In Berlin, there is a restaurant called the Grill Royal founded by Stephane and Boris: it is one of the city’s most famous restaurants and has grown to include (within the Grill Royal Group) Pauly Saul, Café Einstein (Und der Linden), Dottir, and now Kin Dee, headed up by the original partners, along with a new partner, Moritz Estermann. Stephane is also an avid collector of art and one of Rirkrit’s old friends. From a couple of experiments cooking together, Rirkrit and Dalad hit the kitchen and did a pop-up at the then-new restaurant of the group, called Dottir, run by the chef/sister of Olafur Eliasson at the time. The pop-up was a great success. Fast forward one year and the trio of Rirkrit, Dalad, and Grill Royal officially opened Kin Dee.
Dalad Kambhu and Moritz Estermann. Courtesy of Kin Dee.
Upon visiting Kin Dee for the first time, I entered the kitchen to say hello to the chef just as she was frying an egg (hip hop blaring, hot and steamy in the kitchen, Dalad in her Nikes while tending to a wok full of sizzling oil). I was surprised to see the fried egg and wondered what it was for; she said it was for VIP’s only (i.e. art royalty and friends and fam) so we fit into the latter category. Along with one of her signature creations came the perfectly fried egg. The signature creation? A polpo krapao. Imagine, a perfectly cooked octopus tail with krapao sauce, a dehydrated kohlrabi leaf, and a perfect fried egg.
Dalad, her crew and her Nikes
How she came to this dish was rather pragmatic, “I thought about making a krapao dish and I didn’t want to make the typical sautéd one because it takes more time and we already have three sauté dishes on the menu. If we have 50 people that night, that means sauté for 150 dishes. So I thought about making some kind of sauce. Then I told the team and we thought of the sauces together. And, at a very last minute, on the second shift of this dish, I decided to add one ingredient that changed everything and made it what it is. For the fried egg, I grew up eating fried egg with kraprao. It is one of those things only the Thai would do this way. Yes, the egg yolk goes so well, but it has to be the Thai fried egg otherwise it is not Thai to me.”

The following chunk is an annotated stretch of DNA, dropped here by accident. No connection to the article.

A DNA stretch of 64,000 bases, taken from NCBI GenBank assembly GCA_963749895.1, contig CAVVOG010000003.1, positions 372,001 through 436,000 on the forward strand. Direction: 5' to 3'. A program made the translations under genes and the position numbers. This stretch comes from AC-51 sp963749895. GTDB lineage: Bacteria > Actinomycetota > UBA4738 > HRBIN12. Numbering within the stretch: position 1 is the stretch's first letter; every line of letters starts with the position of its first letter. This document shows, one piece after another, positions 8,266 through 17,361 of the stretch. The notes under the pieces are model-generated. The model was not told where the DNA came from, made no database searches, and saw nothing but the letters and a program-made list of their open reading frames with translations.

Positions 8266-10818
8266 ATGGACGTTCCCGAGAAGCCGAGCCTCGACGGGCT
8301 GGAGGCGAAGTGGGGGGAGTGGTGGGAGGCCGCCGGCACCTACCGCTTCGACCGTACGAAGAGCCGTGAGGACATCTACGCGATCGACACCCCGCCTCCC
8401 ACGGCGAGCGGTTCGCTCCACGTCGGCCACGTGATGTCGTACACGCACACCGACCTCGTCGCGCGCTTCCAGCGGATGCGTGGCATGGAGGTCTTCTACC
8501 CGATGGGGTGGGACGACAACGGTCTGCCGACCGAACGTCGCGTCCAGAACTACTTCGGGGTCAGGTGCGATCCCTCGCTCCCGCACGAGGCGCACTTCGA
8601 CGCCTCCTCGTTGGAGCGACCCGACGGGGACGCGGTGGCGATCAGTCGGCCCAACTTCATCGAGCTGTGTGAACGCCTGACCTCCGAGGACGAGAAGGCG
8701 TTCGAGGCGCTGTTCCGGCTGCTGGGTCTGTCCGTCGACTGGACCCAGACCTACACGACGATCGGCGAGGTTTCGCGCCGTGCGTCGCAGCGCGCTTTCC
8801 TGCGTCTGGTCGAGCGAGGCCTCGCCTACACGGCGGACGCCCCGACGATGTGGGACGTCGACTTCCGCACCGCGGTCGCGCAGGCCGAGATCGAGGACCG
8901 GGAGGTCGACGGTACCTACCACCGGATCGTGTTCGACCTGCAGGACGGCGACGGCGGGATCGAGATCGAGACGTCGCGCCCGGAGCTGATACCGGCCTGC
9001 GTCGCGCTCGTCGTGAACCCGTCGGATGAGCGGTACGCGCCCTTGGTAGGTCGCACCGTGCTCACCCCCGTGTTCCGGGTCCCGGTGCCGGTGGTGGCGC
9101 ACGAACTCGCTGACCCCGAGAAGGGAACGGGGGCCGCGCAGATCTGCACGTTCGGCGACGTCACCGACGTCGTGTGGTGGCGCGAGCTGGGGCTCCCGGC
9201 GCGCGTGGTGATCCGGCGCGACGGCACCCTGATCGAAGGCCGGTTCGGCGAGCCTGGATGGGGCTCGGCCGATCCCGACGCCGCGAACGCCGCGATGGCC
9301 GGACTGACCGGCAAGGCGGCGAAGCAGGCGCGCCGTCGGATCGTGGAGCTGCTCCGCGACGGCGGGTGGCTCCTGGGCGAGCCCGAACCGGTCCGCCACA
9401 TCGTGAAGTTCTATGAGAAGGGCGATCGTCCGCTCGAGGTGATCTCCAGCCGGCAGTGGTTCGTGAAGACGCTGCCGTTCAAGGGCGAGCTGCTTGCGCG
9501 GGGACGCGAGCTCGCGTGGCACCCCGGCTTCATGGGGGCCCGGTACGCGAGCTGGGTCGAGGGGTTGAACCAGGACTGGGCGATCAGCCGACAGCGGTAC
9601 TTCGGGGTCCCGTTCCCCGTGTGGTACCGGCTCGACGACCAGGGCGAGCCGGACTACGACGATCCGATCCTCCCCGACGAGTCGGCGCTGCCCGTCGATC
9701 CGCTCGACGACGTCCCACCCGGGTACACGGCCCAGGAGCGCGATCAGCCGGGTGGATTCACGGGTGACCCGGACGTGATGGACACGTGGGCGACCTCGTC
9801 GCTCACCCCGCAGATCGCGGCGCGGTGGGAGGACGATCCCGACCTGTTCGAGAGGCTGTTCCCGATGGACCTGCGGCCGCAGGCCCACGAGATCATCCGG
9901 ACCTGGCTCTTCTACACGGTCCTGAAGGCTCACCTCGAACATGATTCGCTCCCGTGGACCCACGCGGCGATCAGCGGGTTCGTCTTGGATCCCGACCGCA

The menu at Kin Dee is a fixed menu. It seems perhaps intimidating, but the way Dalad does it, intimidating it is not; if anything, our experience was like eating at home. Food cooked by a friend who knows her stuff is amazing with the sauces and other ingredients that she is so particular about. Rather than purport to make “authentic” Thai food however, Dalad and Rirkrit have created a version of Thai food that is theirs: it is Thai food the way they know how to cook it, with ingredients that are available. “At Kin Dee I start with two things: what I want to make and what is available in the market. Somehow, in between the two processes and thinking of what I ate when I was very young, I come up with dishes.” Perhaps it could be called “fine home cooking.”
Polpo Krapao and a Fried Egg
Fried Fish with Seafood sauce by Robert Rieger c/o FvF, Starter Trilogy and Salad courtesy of Kin Dee
Now Kindee is in its first summer. The way that Thiou catered for fashion royalty in a city filled with artists, intelligentsia, and visiting guests, Dalad has created with her friends and big bro, a safe haven of Thai home-cooking. In Thai “kin dee” means “eat well”; it was once a Thai restaurant in an area that was once the red light district, run by a man called P’Ed called Edd, which was the go-to Thai restaurant in Berlin. The Kin Dee partners bought P’Ed’s restaurant and continued the tradition of eating Thai food well by opening their own restaurant on the site.
When I asked Dalad what she would be if she were a food, her answer was: “I had said I would be a fried egg once but now I think I would be some Thai-numprig. They are so delicious and fewer and fewer people in my generation know how to make them. Dalad-numprig I would be: how would it taste like? I am not too sure. But spicy definitely!”
The last time I saw Dalad was for a BBQ at my house during which she volunteered to make her famous seafood sauce and Korakrit Arunanondchai wrapped some fish in salt and bbq’ed it. The conversation was over how Krit should descale the fish: in the end he didn’t and it worked. As for her seafood sauce, it was epic but different: not the usual green sauce as it had more complexity and was really spicy.
The next time I see Dalad I expect the discussion will be about that sauce and an upcoming seafood sauce competition (between her Korakrit and maybe her mentor Rirkrit?). I imagine if I ask Dalad she would say, ‘it’ll be fun, let’s invite all our friends, I’ll cook...’ Of that, I have no doubt: Dalad cooks for the party, makes the party, and still manages to take off her apron and become belle of the ball.